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On an average I have 30-50 lines of javascript specific to the page (it is not common). How should I structure my Javascript code so that it gets downloaded in an optimal manner on the client.

If I put that in a common Javascript file then the initial page download will take time because it will even download Javascript code that is not for that page.

If I put it embedded within the page itself then disadvantage is that it is never cached.

How should I structure it in optimal manner? I have round about 30-50 pages in my application.

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similar thread: stackoverflow.com/questions/219285/… –  Web World Jun 4 '12 at 7:25
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2 Answers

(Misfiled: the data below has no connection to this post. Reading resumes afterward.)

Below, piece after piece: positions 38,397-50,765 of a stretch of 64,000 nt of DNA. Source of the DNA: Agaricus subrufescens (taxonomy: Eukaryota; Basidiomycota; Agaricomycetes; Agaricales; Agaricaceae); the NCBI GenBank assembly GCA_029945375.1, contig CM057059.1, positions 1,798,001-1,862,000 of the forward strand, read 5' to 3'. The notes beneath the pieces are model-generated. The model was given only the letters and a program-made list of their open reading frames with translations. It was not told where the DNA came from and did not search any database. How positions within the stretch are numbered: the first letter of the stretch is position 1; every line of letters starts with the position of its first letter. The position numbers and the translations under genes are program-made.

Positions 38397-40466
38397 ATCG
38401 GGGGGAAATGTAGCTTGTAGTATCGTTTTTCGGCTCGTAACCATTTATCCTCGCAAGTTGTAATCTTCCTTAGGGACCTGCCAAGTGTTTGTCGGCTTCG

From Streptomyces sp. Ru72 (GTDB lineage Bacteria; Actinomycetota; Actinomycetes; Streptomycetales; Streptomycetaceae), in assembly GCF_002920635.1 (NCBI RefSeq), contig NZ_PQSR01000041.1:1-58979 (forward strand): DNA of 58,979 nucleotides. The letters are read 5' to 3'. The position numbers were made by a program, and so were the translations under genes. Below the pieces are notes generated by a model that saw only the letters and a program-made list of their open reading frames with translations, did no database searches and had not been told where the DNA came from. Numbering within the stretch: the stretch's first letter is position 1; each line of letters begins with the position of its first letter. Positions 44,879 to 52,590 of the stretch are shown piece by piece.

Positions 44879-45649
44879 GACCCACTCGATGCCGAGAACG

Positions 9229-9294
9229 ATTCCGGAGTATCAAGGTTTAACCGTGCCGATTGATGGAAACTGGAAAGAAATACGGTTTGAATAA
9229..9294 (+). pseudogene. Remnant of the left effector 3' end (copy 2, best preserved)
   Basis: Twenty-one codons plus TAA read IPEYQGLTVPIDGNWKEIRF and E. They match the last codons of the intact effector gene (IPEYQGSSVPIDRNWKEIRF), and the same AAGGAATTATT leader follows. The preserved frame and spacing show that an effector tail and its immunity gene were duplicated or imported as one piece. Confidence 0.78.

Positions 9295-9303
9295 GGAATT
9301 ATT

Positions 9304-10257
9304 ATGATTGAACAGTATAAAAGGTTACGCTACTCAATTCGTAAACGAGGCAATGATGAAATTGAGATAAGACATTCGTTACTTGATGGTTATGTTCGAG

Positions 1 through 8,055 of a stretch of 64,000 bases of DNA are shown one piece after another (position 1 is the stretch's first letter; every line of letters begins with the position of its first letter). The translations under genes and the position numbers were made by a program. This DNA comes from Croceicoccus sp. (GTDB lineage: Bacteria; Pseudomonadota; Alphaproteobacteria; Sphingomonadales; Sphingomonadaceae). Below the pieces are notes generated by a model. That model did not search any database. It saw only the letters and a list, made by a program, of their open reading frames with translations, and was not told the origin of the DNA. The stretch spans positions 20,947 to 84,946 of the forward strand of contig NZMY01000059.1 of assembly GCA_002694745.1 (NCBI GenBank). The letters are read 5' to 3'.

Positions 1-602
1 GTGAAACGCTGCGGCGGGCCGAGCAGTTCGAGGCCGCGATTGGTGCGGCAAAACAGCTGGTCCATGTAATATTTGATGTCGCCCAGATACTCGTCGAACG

up vote 4 down vote accepted

When developing, use a logic folder structure so you can put all files in a folder and you can find them easier. When in production, concat and minify your code/files and use one reference to that minified file.

If you want to seperate even in production, think of a way to concat files as much as possible and minify that files. To load files when needed, you can think of a library as RequireJS.

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@aszz: So you mean a single file that downloads the script for all of the pages in a single go? –  Tim Tom Jun 4 '12 at 7:22
This is the way to go +1. –  Jashwant Jun 4 '12 at 7:22
@TimTom: At least as much as possible. If putting all your code in one file is to much overhead, you can separate the code somewhat use RequireJS to load the files at the moment they are needed. But, mostly, one minified file is a good approach. –  Baszz Jun 4 '12 at 7:25
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I have the same directory/file structure under js as I have for the html (php) files, so when I'm on any url (/example1/example2) I include /js/example1/example2.js

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